The Fast & Furious 10K

Early on in my racing career I only ran short distance races.  I became a real sucker for the feeling of going all out, and competing.  As I grew in the sport of running I began a quest for more distance.  Those numerous 5k races were becoming a bit boring, so I searched out the next level.  The elusive 10k.

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I’m not sure about you, but the 10k distance is hard to come by.  A 10k race around here is few and far between.  Funny thing is, that back a few years ago when I was learning to run further, I would seek out 10k races.  If you can believe it, I even would travel to 10k’s.  Twice making a mini weekend at the beach (a two and a half hour drive away) to run a 10k race.  Another time I drove 4.5 hours down into South Carolina to run one.  Crazy!  I wouldn’t do that now.  Those 10k’s are still hard to find though.

My next race is local, and one of the few 10k’s in the area.  I haven’t run a race shorter than a Half Marathon in almost a year.  In fact, the 10k I have coming up is that same race.  With that being said, my training focus over the next few week turns to speed versus distance.  I’m so used to running 26.2 miles, that subtracting twenty miles out of that distance seems kinda cool.  Yes, 6.2 miles will be considerably easier than running a marathon, but I haven’t been running sub 8 minute miles in quite some time.  Focusing on speed is sort of foreign to me right now.

My last 10k in June of 2014 was run at a pace of 7:47 per mile.  A finish time of 48:25.  Pretty good, but far from my best.  See, I was also running a 5k race about 45 minutes after that 10k, so I wasn’t going full throttle.  This time I can.  My PR at the 10k distance goes way back to October of 2011.  I ran a 43:09 at the Hilton Head Island Bridge Run.  A speedy 6:56 pace!  Man, how did I do that?  Would love that result again in a few weeks, but I will settle for anything that beats my time from last year.

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My plan of attack…  Run three, four and five mile training runs focusing on speed.  It has been fun.  I have a few more weeks of training runs, so I should be ready.  My last 3.1 mile training run was a 7:58 pace, so I know come race day that I can pull in a better result.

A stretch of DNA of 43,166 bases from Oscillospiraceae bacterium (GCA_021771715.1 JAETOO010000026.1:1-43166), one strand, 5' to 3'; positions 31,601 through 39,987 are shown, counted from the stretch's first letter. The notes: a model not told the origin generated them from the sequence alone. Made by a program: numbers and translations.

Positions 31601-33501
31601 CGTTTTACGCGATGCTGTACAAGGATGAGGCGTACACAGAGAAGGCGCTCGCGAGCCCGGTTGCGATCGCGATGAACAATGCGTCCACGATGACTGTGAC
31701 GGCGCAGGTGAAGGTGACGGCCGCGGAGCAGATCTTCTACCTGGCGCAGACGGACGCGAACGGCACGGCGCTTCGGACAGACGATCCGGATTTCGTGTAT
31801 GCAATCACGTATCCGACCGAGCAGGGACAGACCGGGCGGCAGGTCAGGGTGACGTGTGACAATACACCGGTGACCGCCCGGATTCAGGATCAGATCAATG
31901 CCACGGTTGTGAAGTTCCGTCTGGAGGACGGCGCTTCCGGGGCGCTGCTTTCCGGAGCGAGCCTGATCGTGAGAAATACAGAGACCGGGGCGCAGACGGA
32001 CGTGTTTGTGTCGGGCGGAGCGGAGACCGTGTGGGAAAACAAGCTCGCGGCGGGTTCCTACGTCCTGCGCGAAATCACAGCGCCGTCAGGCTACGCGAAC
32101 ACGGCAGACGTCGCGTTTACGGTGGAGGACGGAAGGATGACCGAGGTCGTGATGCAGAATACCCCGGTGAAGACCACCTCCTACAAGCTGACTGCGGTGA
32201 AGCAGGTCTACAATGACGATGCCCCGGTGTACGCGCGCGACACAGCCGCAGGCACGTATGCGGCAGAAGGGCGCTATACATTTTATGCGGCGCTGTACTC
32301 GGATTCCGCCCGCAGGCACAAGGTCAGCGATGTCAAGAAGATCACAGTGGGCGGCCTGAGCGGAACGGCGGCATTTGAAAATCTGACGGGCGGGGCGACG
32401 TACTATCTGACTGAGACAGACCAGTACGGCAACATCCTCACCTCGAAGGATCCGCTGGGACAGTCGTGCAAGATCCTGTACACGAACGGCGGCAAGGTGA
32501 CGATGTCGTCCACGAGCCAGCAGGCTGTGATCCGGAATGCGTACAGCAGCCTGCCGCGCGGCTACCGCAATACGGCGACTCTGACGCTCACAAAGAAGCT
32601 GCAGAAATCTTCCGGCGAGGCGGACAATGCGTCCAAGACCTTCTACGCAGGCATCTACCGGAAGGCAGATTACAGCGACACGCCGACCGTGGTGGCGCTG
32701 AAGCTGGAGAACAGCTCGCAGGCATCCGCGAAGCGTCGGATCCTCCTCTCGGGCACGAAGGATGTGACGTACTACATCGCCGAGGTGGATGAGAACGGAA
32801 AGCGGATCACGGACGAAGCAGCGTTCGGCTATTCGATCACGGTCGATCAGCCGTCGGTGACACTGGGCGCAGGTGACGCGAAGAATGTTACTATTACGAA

How do you feel about the 10k distance?  Do you run them frequently?  Are they a hard to find race distance where you live?  Is it easy for you to switch gears, and race different distances?  I’m finding it tougher and tougher to find my old speed because I usually race longer distances now.  Any training tips you think might help me find that fast and furious speed?

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6 thoughts on “The Fast & Furious 10K

  1. I enjoy the 10K distance, although I don’t race a lot of ’em. There’s a few local races in that distance that I like to do, but I typically don’t travel for them… with one big exception: The Peachtree Road Race in Atlanta. I’ve run that race more than any other (2015 will be my 11th time I believe). It’s also the biggest race I’ve run (over 55,000 runners). And since the race is run on July 4th each year, there’s a huge public turnout and it’s a big party. As for strategy, I usually gauge where I am pacewise for my half marathon and then turn it up a little from there. Since Atlanta is hot and the course hilly, it’s a bit challenging, but also a heckuva lot of fun.

    • True, Peachtree is a popular one, for sure. I think that the 10k distance is a dying breed. So hard to find, but a fun challenge. Too long for the faint of heart, but long enough to provide a great workout.

      • The 10K does present a challenge, especially seeing as how the half marathon seems to be the “goldilocks” (just right) distance for a lot of runners. I think what can keep the 10K going is an “inexpensive” price… Say $30- $35 when compared to other races. The Peachtree is currently around $38 which makes it a pretty good deal.

  2. I feel like 10Ks are more popular in Europe, but that could be faulty thinking.
    I just ran a 10k in 44:47, and am quite pleased. Something that surprised me was that it was possible to go out too fast and still hold it for the second half. That is, with marathon training and fitness, it was possible to survive the 10K even when running the first half too quickly. A good tip is to try a start off slightly slower, but try to speed up after two miles and hold it. Then, push it even further for the last mile and do that one like it was the last mile you’re ever running.

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